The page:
Improving the reading experience using the Amazon Kinlde dictionary
published by Ben Allen
The customer experience you go through when reading a book has not changed for several hundreds of years. The physical paper based book has stood the test of time and the interface a reader has to navigate is simplicity itself. All good - right? Perhaps not - enter the e-book and the variety of e-book readers available today. Early adopters of this new medium face a new experience with new opportunities.
I've been using the Amazon Kindle for nearly a year now and I'd summarise the experience by hacking a (bad) Star Trek phrase - "It's reading Jim but not as we know it".
Why is a dictionary so exciting?
To be more specific - I've known about the dictionary on the Kindle since day 1 but recently I've found an unexpected application of this dictionary feature which I did not predict. Summarising the benefit:
The Kindle dictionary is helping me expand the number of books I'm able to read - books I could not previously read because my vocabulary was too small and I was too lazy!
Let's use an example from The Complete Sherlock Holmes - an excellent read but with old English & lots of long, intellectual sounding words.
Any idea what a "growler" or "brougham" is in this context? Kudos if you do! Let's walk through the experience at this point of potential confusion.
First, let me remind everyone of the old process of reading a book that uses words that you do not understand.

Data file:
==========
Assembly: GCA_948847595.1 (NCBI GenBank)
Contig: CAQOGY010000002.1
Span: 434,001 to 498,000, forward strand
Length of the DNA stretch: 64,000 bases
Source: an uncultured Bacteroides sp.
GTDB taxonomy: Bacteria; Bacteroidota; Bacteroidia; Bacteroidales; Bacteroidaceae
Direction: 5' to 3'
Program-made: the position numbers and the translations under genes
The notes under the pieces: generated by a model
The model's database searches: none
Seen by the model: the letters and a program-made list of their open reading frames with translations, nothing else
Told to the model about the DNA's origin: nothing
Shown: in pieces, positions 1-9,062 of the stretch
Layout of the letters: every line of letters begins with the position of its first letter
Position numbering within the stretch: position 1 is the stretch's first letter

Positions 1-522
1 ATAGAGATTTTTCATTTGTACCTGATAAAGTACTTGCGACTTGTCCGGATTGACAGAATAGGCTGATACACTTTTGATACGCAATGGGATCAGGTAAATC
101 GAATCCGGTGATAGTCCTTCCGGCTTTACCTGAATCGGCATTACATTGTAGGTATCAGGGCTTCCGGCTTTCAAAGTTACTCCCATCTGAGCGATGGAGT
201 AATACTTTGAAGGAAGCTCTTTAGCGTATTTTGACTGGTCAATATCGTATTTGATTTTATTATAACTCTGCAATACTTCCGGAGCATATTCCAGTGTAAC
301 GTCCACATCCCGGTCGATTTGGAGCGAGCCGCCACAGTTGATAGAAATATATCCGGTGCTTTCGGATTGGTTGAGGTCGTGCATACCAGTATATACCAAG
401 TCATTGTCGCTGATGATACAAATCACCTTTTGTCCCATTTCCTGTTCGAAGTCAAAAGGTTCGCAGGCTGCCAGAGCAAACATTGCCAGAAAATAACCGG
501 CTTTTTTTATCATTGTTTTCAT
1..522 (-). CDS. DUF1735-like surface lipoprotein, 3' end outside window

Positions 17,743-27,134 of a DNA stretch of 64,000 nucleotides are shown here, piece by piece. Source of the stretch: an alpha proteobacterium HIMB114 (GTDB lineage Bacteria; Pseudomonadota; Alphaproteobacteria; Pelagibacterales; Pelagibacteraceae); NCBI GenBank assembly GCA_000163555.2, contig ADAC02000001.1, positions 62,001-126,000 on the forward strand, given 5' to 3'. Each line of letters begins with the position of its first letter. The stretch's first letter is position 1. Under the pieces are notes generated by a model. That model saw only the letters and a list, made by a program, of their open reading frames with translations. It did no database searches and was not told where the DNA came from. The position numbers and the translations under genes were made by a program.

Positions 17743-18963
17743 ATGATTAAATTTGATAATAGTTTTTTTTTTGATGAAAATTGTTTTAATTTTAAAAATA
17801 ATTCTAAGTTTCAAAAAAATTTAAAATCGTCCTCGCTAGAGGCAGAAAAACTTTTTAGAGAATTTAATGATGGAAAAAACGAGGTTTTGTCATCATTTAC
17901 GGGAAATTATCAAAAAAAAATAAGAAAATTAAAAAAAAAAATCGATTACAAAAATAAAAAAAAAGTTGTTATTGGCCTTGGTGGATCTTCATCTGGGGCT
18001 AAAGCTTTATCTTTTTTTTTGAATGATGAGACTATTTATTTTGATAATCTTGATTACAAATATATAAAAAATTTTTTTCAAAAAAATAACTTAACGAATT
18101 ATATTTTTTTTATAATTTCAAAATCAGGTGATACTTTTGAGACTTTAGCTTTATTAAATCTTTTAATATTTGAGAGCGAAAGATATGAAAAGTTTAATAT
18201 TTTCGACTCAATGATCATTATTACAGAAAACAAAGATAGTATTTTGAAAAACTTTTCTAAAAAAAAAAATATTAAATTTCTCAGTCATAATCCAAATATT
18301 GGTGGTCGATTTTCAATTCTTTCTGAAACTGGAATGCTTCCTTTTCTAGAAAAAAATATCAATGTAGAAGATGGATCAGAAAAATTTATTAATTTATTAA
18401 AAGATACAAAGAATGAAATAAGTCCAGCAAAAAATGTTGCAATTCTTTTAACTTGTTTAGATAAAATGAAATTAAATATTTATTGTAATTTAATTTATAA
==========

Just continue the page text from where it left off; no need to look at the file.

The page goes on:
- Open book & find a word which you cannot comprehend
- Realise you need a dictionary to understand the word
- Find dictionary & lookup word
- Option 1 - old skool - look around your house for that huge book your parents/other half/kids own. A process which can take seconds if you were expecting a tough read but can take minutes or hours if you have not picked up a dictionary in ages
- Option 2 - new skool - Google search on your favourite internet connected device. A process which can take seconds if you're using a smart phone but minutes if you're booting up Windows on your old desktop :(
Note - both options depend on your ability to find & use another tool which you are not guaranteed to have. This increases the likelihood of task failure and can put your book in a negative light - "damn author using long words!". To put it another way - if you're lazy and cannot be bothered to get off your bum to look up a word you might not ever really understand the author or worse you might not go back to that book again e.g. Ben Allen circa all teenage years & beyond.
Now let me explain the Kindle dictionary look-up process. The Kindle has a built in dictionary and you can move the cursor next to any word in a page and a nice little definition teaser pops-up at the bottom of the page. An experience which takes seconds - guaranteed :)
How cool is that? I can read the book, understand the author in full, add a word to my vocabulary and project only positive feelings onto Sherlock Holmes, Dr. Watson and Sir Arthur Conan Doyle.
I seriously doubt I would be able to enjoy the Complete Sherlock Holmes books if I were to buy them in paper form. I'd feel constantly confused and I'd find the books hard to follow. The Kindle dictionary experience has achieved an awesome thing by removing a key point of friction in my reading experience. By using the Kindle more books are accessible to me, more books which I will enjoy while expanding my own vocabulary. Long live the e-book!
Some questions for you, dear reader:
- How do you deal with books that are hard to read? How do you feel when you don't understand a word? Do you take action?
- Have you got the e-book bug? What do you think? Do you like it? Do you think it is good at some things but not others?
- Were you surprised by the functionality offered by e-book readers?
- Do you think paper books will die a death?
- What do you think libraries will look like in 50 years?
- Do you know what "growler" or "brougham" mean?